“Something broke in his head is the only thing possible,” the brother of the man whose shooting spree in Las Vegas shocked the world told reporters on Monday. “Did he have a stroke? I’m hoping they cut open his brain and find something,” Eric Paddock said of his brother Stephen. “There’s a data point missing.”
But the data from Stephen Paddock’s shooting spree—59 concert-goers dead, 527 injured—won’t even register as statistical background noise in America’s annual gun-death numbers. Every year, Americans shoot and kill at least 11,000 other Americans. What’s another 59 corpses?
A study published earlier this year in the American Journal of Medicine comparing the United States with 22 other developed countries revealed that Americans aged 15 to 24 in the United States are 49 times more likely to be shot to death than people in that same age bracket in all those other countries. The American gun homicide rate is 25 times higher. Add up all the gun deaths from those 23 high-income nation states and you find that 82 per cent of the dead are Americans.
The one data point that distinguishes the Las Vegas massacre is that it took only one man to kill 59 people in the space of perhaps 20 minutes, making Sunday night’s atrocity the deadliest mass shooting in modern American history, surpassing the previous record set by Omar Mateen’s June 2016 jihad-inspired slaughter of 49 people at Pulse nightclub in Orlando, Florida. Other than that, the dead bodies strewn around the Las Vegas Village and Festival Grounds where the Route 91 Harvest Festival was just wrapping up with Jason Aldean, the event’s final country music act, won’t even come close to being noticeable in America’s gun-death data for 2017.
Stephen Paddock, a 64-year-old millionaire real-estate dealer, was by all accounts a not especially pleasant man. He was an incorrigible gambler. Apart from that affliction he was not known to be suffering from any psychotic disorder. He affiliated himself with no religious or political cult. He wasn’t even known to be particularly gun-happy.
Even so, he took pains to assemble 23 firearms in his suite on the 32nd floor of the Mandalay Bay Resort and Casino, where he set up fully automatic AR-15-style assault rifles on two tripods, smashed two windows, and went about his work. The Las Vegas Metropolitan Police report that another 19 weapons along with explosives and several thousand rounds of ammunition were recovered at Paddock’s home in Mesquite, a retirement community a short drive from Las Vegas.
Paddock shot himself to death just as a SWAT team was breaking down the door to his room at the Mandalay Bay hotel, becoming another data point among the roughly 20,000 Americans who use a gun to kill themselves ever year. The American homicide and suicide numbers haven’t changed much over the past 20 years. One thing that is changing is the number of American mass shootings and their deadliness.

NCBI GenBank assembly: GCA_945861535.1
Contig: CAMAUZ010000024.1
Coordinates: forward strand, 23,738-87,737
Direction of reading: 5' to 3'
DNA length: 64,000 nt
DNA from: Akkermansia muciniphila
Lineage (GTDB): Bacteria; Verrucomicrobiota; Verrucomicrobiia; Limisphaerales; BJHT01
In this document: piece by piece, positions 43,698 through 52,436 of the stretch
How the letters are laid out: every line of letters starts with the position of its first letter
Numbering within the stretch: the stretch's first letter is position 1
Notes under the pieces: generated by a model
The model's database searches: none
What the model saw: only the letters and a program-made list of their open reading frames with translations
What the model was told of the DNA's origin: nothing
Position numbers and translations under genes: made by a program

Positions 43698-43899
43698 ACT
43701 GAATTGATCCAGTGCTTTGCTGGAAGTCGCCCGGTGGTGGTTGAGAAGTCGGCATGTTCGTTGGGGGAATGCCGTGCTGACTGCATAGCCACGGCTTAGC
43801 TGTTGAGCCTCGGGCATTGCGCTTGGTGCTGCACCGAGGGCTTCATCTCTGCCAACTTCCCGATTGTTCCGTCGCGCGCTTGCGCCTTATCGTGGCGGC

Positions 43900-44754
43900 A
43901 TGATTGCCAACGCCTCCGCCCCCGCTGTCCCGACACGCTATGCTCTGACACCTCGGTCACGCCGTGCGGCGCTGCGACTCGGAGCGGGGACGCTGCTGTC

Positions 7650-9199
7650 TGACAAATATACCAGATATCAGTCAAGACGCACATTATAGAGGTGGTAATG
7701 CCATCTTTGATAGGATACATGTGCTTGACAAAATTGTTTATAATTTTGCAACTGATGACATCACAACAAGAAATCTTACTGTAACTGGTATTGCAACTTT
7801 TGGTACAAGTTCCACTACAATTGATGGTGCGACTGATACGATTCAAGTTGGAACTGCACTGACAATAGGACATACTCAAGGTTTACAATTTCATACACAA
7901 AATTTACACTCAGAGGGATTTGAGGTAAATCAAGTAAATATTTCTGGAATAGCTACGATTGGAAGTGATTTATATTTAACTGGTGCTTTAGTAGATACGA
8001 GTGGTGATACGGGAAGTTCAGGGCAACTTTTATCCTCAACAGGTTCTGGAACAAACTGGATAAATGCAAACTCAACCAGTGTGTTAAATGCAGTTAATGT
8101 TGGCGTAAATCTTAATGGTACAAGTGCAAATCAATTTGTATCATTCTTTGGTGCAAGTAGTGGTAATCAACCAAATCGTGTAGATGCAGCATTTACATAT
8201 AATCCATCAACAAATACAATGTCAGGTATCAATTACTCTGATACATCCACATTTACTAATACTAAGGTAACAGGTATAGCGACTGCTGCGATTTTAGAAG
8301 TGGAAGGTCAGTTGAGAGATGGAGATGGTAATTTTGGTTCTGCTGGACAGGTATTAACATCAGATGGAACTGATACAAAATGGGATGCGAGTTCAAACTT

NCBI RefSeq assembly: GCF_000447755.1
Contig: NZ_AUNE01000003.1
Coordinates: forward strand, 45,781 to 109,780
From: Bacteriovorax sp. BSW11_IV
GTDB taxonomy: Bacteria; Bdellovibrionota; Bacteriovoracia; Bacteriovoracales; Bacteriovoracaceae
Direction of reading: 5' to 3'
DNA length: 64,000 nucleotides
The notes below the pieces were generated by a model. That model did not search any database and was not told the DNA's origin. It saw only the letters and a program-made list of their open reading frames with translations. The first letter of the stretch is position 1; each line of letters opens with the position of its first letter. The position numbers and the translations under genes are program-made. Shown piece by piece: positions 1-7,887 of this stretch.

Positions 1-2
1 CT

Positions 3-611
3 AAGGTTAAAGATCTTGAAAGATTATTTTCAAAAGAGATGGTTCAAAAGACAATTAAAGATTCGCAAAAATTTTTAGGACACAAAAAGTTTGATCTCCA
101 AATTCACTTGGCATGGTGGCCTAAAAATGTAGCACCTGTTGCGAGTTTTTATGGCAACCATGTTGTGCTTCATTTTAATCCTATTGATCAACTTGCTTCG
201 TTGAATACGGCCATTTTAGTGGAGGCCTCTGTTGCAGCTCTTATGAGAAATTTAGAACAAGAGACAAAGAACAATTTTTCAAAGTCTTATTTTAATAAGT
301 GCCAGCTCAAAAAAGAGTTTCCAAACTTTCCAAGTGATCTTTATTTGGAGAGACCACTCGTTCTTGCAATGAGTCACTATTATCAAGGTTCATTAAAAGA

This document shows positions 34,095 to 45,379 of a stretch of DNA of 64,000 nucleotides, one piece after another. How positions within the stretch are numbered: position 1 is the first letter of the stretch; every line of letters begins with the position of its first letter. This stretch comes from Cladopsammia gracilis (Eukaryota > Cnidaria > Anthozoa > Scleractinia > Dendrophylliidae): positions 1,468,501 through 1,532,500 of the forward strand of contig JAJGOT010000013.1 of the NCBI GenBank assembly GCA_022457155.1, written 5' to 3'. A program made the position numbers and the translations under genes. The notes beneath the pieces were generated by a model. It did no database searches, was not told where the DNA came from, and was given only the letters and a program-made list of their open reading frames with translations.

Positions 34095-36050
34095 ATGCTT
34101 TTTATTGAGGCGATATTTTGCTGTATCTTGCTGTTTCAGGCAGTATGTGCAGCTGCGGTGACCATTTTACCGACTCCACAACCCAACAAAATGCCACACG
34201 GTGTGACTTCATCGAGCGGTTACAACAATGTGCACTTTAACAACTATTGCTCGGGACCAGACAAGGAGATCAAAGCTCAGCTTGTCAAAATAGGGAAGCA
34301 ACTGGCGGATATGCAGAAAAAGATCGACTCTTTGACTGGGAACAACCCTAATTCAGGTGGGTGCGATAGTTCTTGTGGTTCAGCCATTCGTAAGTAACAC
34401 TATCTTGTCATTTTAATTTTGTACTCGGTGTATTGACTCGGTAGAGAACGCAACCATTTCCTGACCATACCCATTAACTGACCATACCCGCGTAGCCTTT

The Gun Violence Archive, a Washington, D.C.-based research group, has been tracking mass shootings in the United States since the December 2012 massacre at the Sandy Hook Elementary School in Newtown, Connecticut, where Adam Lanza used an assault rifle to murder 20 children and six adults before killing himself. Defining a mass shooting as a shooting of four or more people, the Gun Violence Archive counts more than 1,500 such events across the United States over the past five years. So far this year: 273 mass shootings.
Over the longer term, mass shootings are becoming more horrific.
In 1966, Charles Whitman climbed a tower at the University of Texas in Austin and shot and killed 18 people. In 1984, in San Ysidro, California, James Huberty topped Whitman by shooting and killing 21 people at a McDonald’s restaurant. In 1991 in Killeen, Texas, George Hennard killed 23 people in a cafeteria. In 2007, at the Virginia Polytechnic Institute, Seung-Hui Choi shot and killed 32 people. Then came last year, with Orlando: 49 dead. Now Las Vegas: 59 dead. In between these record-setters: Columbine (13), Sandy Hook (26), Fort Hood (13), Aurora (12), San Bernardino (14), Charleston (nine) and on and on.
You’d think that after each of these atrocities, there would be a spike in support for tighter gun controls, but that’s not what happens. Instead, Americans go out and buy more guns. The number of firearms on the market in the United States has tripled over the past 15 years, and right on cue, after Las Vegas, shares in Sturm Ruger were up four per cent in value on Monday, and Olin’s Winchester brand was up six per cent. After each atrocity, public support for gun control laws either drops a bit, stays the same or continues its long, slow slide.
The Pew Research Centre has tracked public opinion following mass shootings and has found that the tragedies have no discernible effect in shifting American attitudes towards greater controls on firearms possession. If anything, the opposite happens. Back in 2000, 66 per cent of Americans said controls on gun ownership were more important to them than gun ownership rights. By April of this year, the Pew researchers found Americans almost equally divided: 51 per cent for gun control, 47 per cent for gun rights.
According to a recent Harvard and Northeastern University study, there are about 55 million gun owners in the United States, a gun ownership rate that hasn’t changed much since the 1990s—roughly half of the 265 million guns in the United States belong to only three per cent of the population. Guns that are designed for the purpose of killing lots of people—expensive, high-calibre semi-automatic and fully automatic assault rifles, for instance—tend to end up in the hands of people like Stephen Paddock.
“Something broke in his head is the only thing possible,” is how Eric Paddock tried to make sense of his brother, who is now just another infamous and dead American mass murderer.
Something is broken in America, too.
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